Choose instead to practice forgiveness, self-love, and self-compassion. You are human, and humans make mistakes. Seemingly horrible things happen to the best people, and there’s little we can do about it. What happened, has happened. Just be there within this moment with yourself.
See yourself as disconnected from the circumstances you face. See yourself as a witness who is removed from the situation. A witness who sees these circumstances rationally and objectively. That is the only way you will make the most of your predicament.
3) Get Clear About Your Expectations
Now that you are feeling calm, collected and focused, it’s time to get clear about what exactly happened and the expectations you brought into this situation. Ask yourself:
What do I feel should have happened?
Were my expectations realistic? Were they helpful?
Given what happened, what expectations would it be helpful to have at this very moment?
Why would these expectations be of value?
Our expectations dictate how we feel about our circumstances. For instance, someone who comes into a scenario with no expectations can’t really feel any disappointment. Or, let’s say that they come in with very negative expectations, but the circumstances turn out a little better than their worst fears. How would that make them feel? Probably somewhat relieved.
When you have an expectation of something, this is closely tied to certain feelings you expect to experience. However, the feelings we experience are essentially only based on our interpretations of our circumstances. Interpret things one way, and you will experience a positive feeling. Interpret things another way, and you will experience a negative feeling.
With this in mind, it can be helpful to clarify the desired feelings you want to experience in this particular situation. Ask yourself:
What feelings do I want to experience about these circumstances?
What would I need to think and believe about this situation to experience these feelings?
How can I potentially trick myself into experiencing these feelings right now?
Playing around with your feelings in this way helps you develop a more open and receptive state-of-mind that you can then use to make the most of your predicament.
4) Search for the Silver Lining
Now, that you are in a more optimal and receptive state-of-mind, it’s time to search for the silver lining.
No matter how bad things get, there is almost always something you can do to move forward in a better way.
Often, things are probably not as bad as you make them out to be. In fact, the problem you face could very well turn into your greatest opportunity. However, unless you take the time to identify that opportunity, you will, unfortunately, fail to make the most of your circumstances. Ask yourself:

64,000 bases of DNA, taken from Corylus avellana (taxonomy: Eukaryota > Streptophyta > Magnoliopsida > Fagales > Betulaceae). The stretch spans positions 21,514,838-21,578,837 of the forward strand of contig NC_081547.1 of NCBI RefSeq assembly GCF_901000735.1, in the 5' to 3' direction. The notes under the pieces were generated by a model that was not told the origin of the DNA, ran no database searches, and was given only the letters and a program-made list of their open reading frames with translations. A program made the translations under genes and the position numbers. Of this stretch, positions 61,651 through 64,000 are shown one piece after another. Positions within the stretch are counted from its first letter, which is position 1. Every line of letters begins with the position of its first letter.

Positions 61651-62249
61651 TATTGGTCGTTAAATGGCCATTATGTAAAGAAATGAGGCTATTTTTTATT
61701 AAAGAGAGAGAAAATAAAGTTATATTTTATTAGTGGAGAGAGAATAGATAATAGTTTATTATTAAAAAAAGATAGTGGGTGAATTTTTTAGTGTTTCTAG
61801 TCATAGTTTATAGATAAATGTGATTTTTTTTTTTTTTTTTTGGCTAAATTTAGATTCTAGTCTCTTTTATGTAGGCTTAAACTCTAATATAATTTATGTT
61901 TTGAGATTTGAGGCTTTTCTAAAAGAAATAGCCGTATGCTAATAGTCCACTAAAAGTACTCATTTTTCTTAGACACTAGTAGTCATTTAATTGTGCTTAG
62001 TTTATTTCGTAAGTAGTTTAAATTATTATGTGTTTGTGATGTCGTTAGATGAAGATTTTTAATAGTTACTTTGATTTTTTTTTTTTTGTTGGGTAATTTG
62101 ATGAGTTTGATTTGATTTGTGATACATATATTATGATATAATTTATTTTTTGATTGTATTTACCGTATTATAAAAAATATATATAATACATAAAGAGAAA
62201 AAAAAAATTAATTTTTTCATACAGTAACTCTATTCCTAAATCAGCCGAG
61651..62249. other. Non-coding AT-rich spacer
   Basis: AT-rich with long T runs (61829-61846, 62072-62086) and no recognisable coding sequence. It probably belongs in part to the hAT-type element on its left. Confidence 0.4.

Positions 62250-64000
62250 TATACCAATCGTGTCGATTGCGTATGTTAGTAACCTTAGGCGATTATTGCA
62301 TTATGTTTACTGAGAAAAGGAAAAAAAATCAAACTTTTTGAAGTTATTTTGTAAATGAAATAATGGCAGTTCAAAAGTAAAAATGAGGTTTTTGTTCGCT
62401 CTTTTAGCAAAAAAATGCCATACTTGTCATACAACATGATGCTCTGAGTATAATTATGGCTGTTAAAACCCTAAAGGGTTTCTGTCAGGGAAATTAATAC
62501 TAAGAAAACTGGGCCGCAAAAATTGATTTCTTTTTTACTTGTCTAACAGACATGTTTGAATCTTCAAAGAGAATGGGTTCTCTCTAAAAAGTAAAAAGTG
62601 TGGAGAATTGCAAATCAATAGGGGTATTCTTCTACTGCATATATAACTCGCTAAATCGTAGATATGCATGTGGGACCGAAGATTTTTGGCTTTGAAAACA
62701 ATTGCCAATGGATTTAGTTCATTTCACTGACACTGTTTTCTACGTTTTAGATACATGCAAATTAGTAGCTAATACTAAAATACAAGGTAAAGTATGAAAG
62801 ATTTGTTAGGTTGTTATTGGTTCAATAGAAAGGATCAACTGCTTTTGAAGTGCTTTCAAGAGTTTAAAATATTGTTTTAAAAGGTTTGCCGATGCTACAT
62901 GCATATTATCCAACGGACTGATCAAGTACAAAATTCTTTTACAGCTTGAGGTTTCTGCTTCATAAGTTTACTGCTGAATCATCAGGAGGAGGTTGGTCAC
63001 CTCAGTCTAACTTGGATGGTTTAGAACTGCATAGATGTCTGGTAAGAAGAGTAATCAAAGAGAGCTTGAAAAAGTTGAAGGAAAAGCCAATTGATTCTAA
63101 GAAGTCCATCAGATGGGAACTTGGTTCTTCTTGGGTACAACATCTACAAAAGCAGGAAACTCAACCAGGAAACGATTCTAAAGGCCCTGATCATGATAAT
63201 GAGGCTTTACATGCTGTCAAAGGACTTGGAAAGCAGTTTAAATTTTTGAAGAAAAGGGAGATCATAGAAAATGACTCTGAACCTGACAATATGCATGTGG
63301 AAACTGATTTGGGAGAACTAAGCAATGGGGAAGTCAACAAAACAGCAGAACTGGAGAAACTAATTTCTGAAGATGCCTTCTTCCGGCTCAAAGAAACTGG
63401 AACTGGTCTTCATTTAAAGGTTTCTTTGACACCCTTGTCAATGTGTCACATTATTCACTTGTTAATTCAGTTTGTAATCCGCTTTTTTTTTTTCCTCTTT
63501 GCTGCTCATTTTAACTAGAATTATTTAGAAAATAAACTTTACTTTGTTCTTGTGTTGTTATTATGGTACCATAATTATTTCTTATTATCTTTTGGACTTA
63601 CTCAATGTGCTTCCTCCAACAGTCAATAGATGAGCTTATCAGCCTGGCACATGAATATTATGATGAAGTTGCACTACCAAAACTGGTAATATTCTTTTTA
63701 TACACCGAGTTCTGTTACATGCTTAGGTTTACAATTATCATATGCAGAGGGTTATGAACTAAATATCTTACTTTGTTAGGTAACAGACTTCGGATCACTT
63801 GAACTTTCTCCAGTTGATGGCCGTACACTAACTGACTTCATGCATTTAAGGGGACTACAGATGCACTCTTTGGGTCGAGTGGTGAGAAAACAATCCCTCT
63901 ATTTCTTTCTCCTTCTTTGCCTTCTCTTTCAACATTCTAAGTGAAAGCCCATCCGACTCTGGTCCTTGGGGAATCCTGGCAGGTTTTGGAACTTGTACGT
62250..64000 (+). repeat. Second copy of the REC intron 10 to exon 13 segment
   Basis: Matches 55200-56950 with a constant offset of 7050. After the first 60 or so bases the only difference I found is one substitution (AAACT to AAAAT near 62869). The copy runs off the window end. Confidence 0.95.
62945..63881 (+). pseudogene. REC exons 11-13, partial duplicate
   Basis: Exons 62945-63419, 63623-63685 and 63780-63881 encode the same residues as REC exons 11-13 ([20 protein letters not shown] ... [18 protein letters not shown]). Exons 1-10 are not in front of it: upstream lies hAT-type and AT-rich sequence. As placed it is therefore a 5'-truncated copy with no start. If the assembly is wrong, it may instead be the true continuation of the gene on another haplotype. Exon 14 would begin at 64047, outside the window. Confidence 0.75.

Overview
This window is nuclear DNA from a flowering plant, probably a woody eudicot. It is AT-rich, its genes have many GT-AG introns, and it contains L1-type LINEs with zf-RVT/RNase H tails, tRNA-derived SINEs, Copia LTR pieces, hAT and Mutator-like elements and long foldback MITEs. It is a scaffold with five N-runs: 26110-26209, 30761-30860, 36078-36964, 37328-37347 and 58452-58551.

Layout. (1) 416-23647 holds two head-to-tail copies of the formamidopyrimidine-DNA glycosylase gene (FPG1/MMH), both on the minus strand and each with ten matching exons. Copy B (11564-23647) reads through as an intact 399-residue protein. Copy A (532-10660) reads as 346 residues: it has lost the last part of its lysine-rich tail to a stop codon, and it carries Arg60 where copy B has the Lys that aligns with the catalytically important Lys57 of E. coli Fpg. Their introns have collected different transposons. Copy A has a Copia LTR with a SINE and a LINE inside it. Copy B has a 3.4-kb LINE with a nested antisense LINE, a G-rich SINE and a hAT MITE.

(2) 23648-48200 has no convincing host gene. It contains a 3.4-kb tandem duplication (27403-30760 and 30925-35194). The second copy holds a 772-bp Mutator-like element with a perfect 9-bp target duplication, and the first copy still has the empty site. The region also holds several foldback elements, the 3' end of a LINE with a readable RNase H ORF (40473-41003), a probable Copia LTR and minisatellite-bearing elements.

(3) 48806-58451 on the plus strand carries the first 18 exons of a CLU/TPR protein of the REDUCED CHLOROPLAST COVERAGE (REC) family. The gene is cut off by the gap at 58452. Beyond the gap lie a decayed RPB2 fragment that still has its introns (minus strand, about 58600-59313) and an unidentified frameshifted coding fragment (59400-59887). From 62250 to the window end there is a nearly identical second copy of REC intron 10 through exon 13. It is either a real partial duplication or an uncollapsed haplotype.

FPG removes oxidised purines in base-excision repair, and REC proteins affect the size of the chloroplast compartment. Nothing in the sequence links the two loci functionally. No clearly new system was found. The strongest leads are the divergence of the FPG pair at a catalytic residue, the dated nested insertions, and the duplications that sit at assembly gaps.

What’s the silver lining here?
How could this problem actually be helpful?
What’s there to be grateful for?
What’s funny about this that I hadn’t previously realized?
Gratitude and humor are the two key ingredients that can help you break down the walls between you and potential opportunities you could take advantage of.
I’m, of course, not saying that it’s easy to think about things this way when in the midst of your worst nightmare. But it’s a start. It’s a step that you need to be willing to take. Neglecting this step will only keep you stuck in a miserable and uncontrollable state-of-mind that will prevent you from moving forward.
5) Figure Out Your Next Steps
The final step of the process is to figure out your next steps.
You have by this stage done all the groundwork for building an optimal state-of-mind. It’s now time to figure out how you will proceed moving forward.
It’s important to mention that forward movement often requires some type of change or sacrifice. It requires you either change your approach or change the mindset you are bringing into the situation. It also requires potentially sacrificing something you value for the greater long-term good.
Yes, these decisions won’t be easy. You may very well need to experience bouts of short-term pain doing things you don’t want to do to successfully work through your predicament. Sacrifices are a part of life. They are a part of success and a necessary component of working through our life problems. Ask yourself:
How can I potentially make the best of this situation?
What new goals could I set?
What would these goals require of me?
What sacrifices might I need to make to achieve these goals?
What specifically is the next step I need to personally take?
How will I take that step? What is required?
Who could potentially help me work through this problem successfully?
In the end, you need to commit yourself to making consistent changes and taking massive action in the direction of your new objective. Only in this way will you find a means to work through your problem successfully.
Life is full of problems. It’s unpredictable, and circumstances can change very quickly. When we choose to resist the circumstances that are thrown our way, we deny ourselves the opportunity to move forward in a better way.
When something awful happens, we can choose to cry over spilled milk or decide to clean up the mess.
What happened, happened. We can’t change that. So there’s no point in making excuses or complaining about how things are. Instead, we can choose to do everything within our power to make things better. And acceptance is, of course, the very first step toward bringing about that change.
Time to Assimilate these Concepts
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Gain More Knowledge…
Here are some additional links and resources that will help you learn more about this topic:
- 3 Touching True Stories that Illustrate the Power of Acceptance @ Reader’s Digest
- Accept Your Pain; It Will Hurt Less @ Psychology Today
- Leave it, Change it, Accept it @ Mind Body Green
- Stop Resisting and Learn to Accept @ Elite Daily
- The Power of Acceptance: Stop Resisting and Find the Lesson @ Tiny Buddha
- There’s No Such Thing as Letting Go, There’s Just Accepting What’s Already Gone @ Thought Catalog
- What it Means to Practice Radical Acceptance @ Psych Central